My article: The Misconceptions about Entrepreneurship

Misconceptions about Entrepreneurship – Time to end the nonsense!
By Fred Dawkins, author of Everyday Entrepreneur
We are entering a New Era of Entrepreneurship where there is no room for prison thinking in a world dominated by rapid change. Embracing change requires resilience and adaptability which are key characteristics for all entrepreneurs. Unfortunately the existing stereotypes for entrepreneurs discourage countless people from embracing the role. These perceptions prevent too many from taking the leap of faith required to become one. The first step in breaking free is to dispel some of the myths that are holding capable people back at a time when they need to welcome the opportunity to create and manage their own careers.
Two of the most flagrant misrepresentations that discourage people are that entrepreneurs are gamblers who take reckless risks to achieve high rewards and that entrepreneurs need to fail in order to succeed. Many people are risk averse and most of us fear failure. These traits do not disqualify us as potential entrepreneurs. In reality entrepreneurship is not about the risk that you take but entirely about the results that you achieve. Being entrepreneurial relies on the determination to make things happen especially when many others don’t see that possibility. Becoming an entrepreneur is all about the mindset not the skillset. Entrepreneurs find the way to make things happen they don’t always know the way. Too many good opportunities die prematurely because people are risk averse. More people need to make the leap of faith based on their determination and the foundation of a viable opportunity.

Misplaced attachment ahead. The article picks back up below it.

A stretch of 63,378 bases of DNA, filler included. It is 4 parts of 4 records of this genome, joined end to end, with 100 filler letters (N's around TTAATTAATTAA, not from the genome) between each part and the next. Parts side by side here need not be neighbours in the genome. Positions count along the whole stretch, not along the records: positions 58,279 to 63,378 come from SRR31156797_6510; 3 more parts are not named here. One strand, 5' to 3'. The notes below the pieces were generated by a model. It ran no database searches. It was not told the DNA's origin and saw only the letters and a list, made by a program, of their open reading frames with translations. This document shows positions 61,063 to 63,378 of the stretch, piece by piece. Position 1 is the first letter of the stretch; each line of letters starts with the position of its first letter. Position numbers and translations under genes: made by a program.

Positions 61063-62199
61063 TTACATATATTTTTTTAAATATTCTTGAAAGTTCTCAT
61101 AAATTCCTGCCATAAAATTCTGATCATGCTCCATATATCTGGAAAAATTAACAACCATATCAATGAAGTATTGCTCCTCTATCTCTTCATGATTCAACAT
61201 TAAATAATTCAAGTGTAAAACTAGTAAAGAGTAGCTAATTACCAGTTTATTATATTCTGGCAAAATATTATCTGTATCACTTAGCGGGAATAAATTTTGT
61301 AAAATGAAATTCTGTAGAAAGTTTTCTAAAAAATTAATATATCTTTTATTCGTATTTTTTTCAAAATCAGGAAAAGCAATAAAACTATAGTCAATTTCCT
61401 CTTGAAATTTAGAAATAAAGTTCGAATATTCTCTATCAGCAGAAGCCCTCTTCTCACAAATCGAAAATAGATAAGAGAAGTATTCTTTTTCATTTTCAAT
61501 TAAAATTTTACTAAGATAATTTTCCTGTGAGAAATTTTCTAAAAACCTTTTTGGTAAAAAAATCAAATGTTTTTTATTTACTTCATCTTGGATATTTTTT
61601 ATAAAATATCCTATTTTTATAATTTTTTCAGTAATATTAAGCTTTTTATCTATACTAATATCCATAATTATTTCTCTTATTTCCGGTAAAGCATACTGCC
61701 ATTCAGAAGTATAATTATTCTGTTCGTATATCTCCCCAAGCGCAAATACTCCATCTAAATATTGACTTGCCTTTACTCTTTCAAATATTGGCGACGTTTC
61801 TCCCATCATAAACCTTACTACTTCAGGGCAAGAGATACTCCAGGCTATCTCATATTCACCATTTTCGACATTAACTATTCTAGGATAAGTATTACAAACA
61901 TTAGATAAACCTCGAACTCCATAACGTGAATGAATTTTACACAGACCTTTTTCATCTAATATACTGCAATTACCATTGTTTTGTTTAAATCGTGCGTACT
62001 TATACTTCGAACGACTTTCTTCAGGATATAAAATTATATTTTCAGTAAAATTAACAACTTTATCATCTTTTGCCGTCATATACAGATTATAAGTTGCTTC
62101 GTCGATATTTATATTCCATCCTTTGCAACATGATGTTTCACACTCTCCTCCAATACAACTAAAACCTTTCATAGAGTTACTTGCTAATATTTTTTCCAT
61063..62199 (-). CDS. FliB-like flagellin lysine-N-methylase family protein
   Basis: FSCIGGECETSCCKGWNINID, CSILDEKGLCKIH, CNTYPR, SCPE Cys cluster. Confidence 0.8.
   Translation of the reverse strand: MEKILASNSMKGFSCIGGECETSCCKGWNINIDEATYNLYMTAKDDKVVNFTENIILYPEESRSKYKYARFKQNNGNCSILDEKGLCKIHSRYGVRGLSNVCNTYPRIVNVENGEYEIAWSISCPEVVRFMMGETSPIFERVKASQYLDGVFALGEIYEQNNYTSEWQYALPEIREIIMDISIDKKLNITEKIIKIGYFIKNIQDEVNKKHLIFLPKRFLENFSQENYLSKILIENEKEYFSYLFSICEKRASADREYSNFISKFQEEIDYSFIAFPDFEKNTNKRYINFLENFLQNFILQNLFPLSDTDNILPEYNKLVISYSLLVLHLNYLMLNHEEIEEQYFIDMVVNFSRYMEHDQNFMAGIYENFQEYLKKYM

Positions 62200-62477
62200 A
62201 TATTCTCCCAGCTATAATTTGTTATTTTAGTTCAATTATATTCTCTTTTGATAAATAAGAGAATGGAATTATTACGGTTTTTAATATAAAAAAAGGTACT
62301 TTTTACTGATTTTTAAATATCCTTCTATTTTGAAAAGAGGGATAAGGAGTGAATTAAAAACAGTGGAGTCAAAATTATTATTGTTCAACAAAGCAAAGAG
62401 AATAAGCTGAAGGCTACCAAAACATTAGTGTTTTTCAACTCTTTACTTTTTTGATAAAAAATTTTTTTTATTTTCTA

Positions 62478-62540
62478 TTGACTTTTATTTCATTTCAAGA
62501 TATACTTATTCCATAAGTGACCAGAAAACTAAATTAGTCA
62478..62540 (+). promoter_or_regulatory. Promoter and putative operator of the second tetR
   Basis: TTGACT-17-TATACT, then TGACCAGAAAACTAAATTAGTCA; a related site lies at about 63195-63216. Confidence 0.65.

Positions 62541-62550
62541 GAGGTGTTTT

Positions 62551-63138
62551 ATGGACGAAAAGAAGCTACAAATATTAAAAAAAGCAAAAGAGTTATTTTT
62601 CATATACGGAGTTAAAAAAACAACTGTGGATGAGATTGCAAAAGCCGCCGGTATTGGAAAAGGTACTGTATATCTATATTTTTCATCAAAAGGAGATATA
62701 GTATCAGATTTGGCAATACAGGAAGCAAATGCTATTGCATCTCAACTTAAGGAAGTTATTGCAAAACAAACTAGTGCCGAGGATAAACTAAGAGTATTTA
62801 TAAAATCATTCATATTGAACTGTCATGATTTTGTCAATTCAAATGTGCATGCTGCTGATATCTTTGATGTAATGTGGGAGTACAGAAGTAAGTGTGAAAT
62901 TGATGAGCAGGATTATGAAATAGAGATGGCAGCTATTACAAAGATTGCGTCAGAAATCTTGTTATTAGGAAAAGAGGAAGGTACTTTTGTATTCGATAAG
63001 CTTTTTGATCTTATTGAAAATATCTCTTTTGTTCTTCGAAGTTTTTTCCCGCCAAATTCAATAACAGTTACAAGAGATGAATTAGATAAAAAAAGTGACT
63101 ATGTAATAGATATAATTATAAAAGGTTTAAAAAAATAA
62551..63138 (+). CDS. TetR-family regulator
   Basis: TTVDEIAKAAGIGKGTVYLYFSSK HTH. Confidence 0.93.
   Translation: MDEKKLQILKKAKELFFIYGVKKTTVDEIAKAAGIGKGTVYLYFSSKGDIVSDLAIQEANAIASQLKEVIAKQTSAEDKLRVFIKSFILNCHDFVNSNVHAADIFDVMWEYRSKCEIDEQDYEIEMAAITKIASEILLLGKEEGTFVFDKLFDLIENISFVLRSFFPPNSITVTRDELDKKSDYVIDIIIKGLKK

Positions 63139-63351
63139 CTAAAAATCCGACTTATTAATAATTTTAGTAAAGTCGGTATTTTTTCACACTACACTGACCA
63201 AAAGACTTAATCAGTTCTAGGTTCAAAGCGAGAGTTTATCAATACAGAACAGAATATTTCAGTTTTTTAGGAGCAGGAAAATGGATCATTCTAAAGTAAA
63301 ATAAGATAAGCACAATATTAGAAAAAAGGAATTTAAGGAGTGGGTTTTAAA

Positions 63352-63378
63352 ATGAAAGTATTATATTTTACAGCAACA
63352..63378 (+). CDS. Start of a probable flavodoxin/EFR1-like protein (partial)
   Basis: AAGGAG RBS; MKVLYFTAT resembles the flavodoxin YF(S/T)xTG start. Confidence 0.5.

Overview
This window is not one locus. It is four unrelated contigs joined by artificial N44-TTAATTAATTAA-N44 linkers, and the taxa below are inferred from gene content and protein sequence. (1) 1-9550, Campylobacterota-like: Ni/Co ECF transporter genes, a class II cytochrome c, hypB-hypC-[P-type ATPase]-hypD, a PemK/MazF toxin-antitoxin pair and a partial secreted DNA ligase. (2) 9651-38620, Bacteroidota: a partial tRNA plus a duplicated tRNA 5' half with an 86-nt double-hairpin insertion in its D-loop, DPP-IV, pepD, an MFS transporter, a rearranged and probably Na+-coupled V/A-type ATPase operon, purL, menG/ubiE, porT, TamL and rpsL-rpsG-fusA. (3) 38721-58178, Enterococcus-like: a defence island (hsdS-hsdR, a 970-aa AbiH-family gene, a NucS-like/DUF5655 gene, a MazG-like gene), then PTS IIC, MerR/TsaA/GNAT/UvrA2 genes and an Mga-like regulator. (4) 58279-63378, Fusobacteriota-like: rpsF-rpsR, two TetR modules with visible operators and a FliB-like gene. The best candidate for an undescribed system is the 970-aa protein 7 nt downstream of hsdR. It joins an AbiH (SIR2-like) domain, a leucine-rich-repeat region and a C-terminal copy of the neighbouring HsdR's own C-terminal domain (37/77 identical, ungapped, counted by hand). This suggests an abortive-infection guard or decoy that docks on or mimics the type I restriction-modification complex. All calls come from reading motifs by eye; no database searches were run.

However, being prudent prevents you from taking reckless risk and directs you towards managed risk which is the hallmark of free enterprise. Entrepreneurs are proactive and solve problems through determination not by taking unwarranted risk. Successful entrepreneurs always have a downside plan allowing for adjustment which mitigates risk. When they make plans they analyze a range of possibilities rather than marrying themselves up to a single goal or result. In this way they build a framework which helps them adjust on a timely basis. Put your best foot forward: at the very beginning establish the viability of your opportunity. Too much time, energy and money are spent trying to convert whimsical ideas into a sound business. A high tolerance for risk is not enough to make a bad idea succeed. This is the essence of the lean startup. Test your premise. Talk to your potential market. Get feedback and adjust. Manage your risk from the outset. Don’t plunge blindly ahead on the premise that risk is an integral part of the undertaking. To be sure there is risk but recognize it and manage it as best you can.
The concept that failure is a prerequisite for success is more nonsense and stems from rationalization by those who fail initially. Successful entrepreneurs abhor failure. For many of them the fear of failing is a powerful motivation. Most manage their risk effectively, anticipate problems, adjust quickly, bounce back from setbacks and manage to avoid failure – if they do fail they learn and move on. We all learn more from failure simply because we take the time to analyze it. In that sense setbacks do make you stronger and they only constitute a failure if we give up. On the other hand success is exhilarating and it masks our faults. Just as initial failure can set the stage for success to follow; initial success can lead to a sense of entrepreneurial infallibility. When that happens, as it does to too many, the critical things that built those initial achievements are often forgotten and ignored.